Posted in Blog tour, nonfiction on January 5, 2013


“Henry and Johnny”


The New Yorker article by Kenneth Tynan from 1978, included the following question and answer:

Tynan: When you’re at home, whom do you entertain?

Carson: My lawyer, Henry Bushkin, who’s probably my best friend.

But to Henry, the relationship was much more complicated…

People speak to Henry about Johnny Carson, because sooner or later it comes out that he worked for the Tonight Show host for nearly 20 years. He was his attorney, though that hardly expresses all that he did. He was his lawyer, counselor, partner, business advisor, earpiece, mouthpiece, enforcer, running buddy and tennis pal, drinking and dining companion and foil. A good portion of his job meant cleaning up Johnny’s mess. There are still a decent number of people who had a business relationship with Johnny Carson that ended badly. They still love Johnny, but hate that prick lawyer of his. Which of course, was just the way Johnny wanted it.

This was the most complex, stimulating, and challenging relationship of Henry’s life, the most rewarding and the most disappointing. The one that now, 25 years after it ended, continues to provoke, irritate, delight, amuse, and sadden. Henry and Johnny were together longer than three of his wives, he was closer to the man than any of Johnny Carson’s friends, family, or colleagues. But for all that, nothing shocked Henry more than the day six years into their relationship, when in a magazine Johnny described Henry as his “best friend.”

Friend? Doubtful. They probably were never really friends. The collar around Henry’s neck wasn’t always comfortable and loose. There was never a question about who was in charge.

 Within a year after Johnny’s move to Los Angeles, he implored Henry Bushkin to join him in Hollywood. Together they carved out Henry’s job description: lawyer, agent, manager, and tennis partner. For Johnny, it was more important that Bushkin be there rather than have any job or set of issues to deal with. There was no definition other than that.

Some friends have said that the introverted Carson simply found someone who understands better than most what made him tick. Bushkin and Carson then became partners, and it enabled the lawyer to gain great stature and the ability to step beyond the normal protocols of entertainment lawyers.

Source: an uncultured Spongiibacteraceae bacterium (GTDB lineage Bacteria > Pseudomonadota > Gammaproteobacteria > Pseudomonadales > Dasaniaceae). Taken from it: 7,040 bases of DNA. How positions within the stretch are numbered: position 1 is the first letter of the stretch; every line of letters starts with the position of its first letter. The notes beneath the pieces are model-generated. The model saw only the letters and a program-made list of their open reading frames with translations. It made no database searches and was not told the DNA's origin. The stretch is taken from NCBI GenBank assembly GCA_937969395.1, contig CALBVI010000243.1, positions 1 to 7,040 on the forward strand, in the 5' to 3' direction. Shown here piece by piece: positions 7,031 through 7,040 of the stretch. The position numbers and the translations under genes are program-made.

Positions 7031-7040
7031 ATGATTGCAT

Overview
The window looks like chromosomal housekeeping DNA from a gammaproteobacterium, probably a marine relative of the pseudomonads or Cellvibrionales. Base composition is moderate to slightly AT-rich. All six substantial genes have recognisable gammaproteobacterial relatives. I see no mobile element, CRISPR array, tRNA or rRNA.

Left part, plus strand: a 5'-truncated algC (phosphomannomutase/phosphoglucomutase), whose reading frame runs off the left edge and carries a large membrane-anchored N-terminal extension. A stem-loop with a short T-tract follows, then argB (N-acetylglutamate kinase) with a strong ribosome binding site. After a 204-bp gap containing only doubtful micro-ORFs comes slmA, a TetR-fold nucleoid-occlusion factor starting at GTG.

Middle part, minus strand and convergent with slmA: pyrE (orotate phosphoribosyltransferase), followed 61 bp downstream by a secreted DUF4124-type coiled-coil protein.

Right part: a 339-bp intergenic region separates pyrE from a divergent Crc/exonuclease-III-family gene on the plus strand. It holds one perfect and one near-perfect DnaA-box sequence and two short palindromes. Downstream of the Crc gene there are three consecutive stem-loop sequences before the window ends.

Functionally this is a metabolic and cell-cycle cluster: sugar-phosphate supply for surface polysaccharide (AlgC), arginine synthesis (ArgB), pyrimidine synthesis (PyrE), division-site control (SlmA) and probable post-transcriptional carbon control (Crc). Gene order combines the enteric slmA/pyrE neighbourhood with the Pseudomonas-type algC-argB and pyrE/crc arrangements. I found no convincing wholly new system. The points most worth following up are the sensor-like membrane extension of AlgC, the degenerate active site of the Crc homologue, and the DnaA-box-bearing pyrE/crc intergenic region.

But after almost two decades of great success the relationship ended. It had run its course. And A HARD ACT TO FOLLOW shares with its readers the rollicking years when Carson and Bushkin shared great times together.

A Hard Act to Follow gives genuine insight into ‘The Carson behind Johnny’ with candid personal vignettes about Henry Bushkin and Johnny Carson, during the rollicking years when he was the undisputed king of television.  This is an engaging, eye-opening, anecdote-packed story about the relationship between a young lawyer, and his client, one of the biggest celebrities in the world.  It is intended to give a look at the Carson that none but a select few really knew.   And all of this without guilt–not exactly the typical light comedy associated with celebrity memoirs. Of course, Henry is not a celebrity-but the work is about the two of them during the two decades where Carson reigned supreme.



By the start of 1979, I had been his lawyer for nearly one decade and had been watching him on television for almost two. I obviously knew he was a star—NBC paid him like a star, audiences applauded him like a star, and sponsors adored his starry ratings—but I guess I had become used to him. It’s true, I was more in awe of him when we first met in 1970, but that had a lot to do with the vast difference in our places in the world: I was a young attorney of no particular accomplishment, and he was the well-established host of the dominant program in the late-night time slot. But Johnny seldom played the star around me (during our whole long association, whenever he would call me, he began every conversation by saying, ‘‘Hey, you got a minute?’’), and we evolved a productive, low-key business relationship in which he always had the final say, but in which he almost always accepted my recommendations. We also had a personal relationship, one where we saw one another almost every day and spoke, joked, and talked about personal matters. I was privy to his finances, to the ups and downs of his marriages, to his concerns about his children, to all his interests and his moods, and I traveled with him every few weeks when he went on the road to play nightclubs. Maybe because I saw him so closely, I lost appreciation of his immensity. But on that night in 1979—a night that, as it happened, fell about halfway through our long association, and one that followed many high points in our relationship but was still on the eve of what would prove to be my greatest contribution to his well-being—I finally experienced a moment in which I recognized his true stature.